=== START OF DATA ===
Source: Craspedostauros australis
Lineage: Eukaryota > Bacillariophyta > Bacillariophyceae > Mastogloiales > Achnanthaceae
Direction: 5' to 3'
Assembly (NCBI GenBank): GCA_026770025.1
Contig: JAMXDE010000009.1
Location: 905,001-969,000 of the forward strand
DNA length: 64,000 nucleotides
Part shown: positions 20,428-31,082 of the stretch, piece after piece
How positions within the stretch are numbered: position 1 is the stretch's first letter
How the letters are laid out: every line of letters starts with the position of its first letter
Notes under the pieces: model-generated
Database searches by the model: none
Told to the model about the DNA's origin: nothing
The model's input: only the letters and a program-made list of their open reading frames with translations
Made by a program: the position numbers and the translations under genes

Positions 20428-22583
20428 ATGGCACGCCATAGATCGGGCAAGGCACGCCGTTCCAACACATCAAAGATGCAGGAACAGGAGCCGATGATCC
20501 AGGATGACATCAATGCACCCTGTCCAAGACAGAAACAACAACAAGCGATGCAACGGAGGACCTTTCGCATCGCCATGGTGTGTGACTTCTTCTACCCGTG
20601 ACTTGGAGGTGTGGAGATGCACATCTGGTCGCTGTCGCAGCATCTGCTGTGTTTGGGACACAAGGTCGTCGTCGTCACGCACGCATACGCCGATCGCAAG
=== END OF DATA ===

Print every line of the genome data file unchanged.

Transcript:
Source: Craspedostauros australis
Lineage: Eukaryota > Bacillariophyta > Bacillariophyceae > Mastogloiales > Achnanthaceae
Direction: 5' to 3'
Assembly (NCBI GenBank): GCA_026770025.1
Contig: JAMXDE010000009.1
Location: 905,001-969,000 of the forward strand
DNA length: 64,000 nucleotides
Part shown: positions 20,428-31,082 of the stretch, piece after piece
How positions within the stretch are numbered: position 1 is the stretch's first letter
How the letters are laid out: every line of letters starts with the position of its first letter
Notes under the pieces: model-generated
Database searches by the model: none
Told to the model about the DNA's origin: nothing
The model's input: only the letters and a program-made list of their open reading frames with translations
Made by a program: the position numbers and the translations under genes

Positions 20428-22583
20428 ATGGCACGCCATAGATCGGGCAAGGCACGCCGTTCCAACACATCAAAGATGCAGGAACAGGAGCCGATGATCC
20501 AGGATGACATCAATGCACCCTGTCCAAGACAGAAACAACAACAAGCGATGCAACGGAGGACCTTTCGCATCGCCATGGTGTGTGACTTCTTCTACCCGTG
20601 ACTTGGAGGTGTGGAGATGCACATCTGGTCGCTGTCGCAGCATCTGCTGTGTTTGGGACACAAGGTCGTCGTCGTCACGCACGCATACGCCGATCGCAAG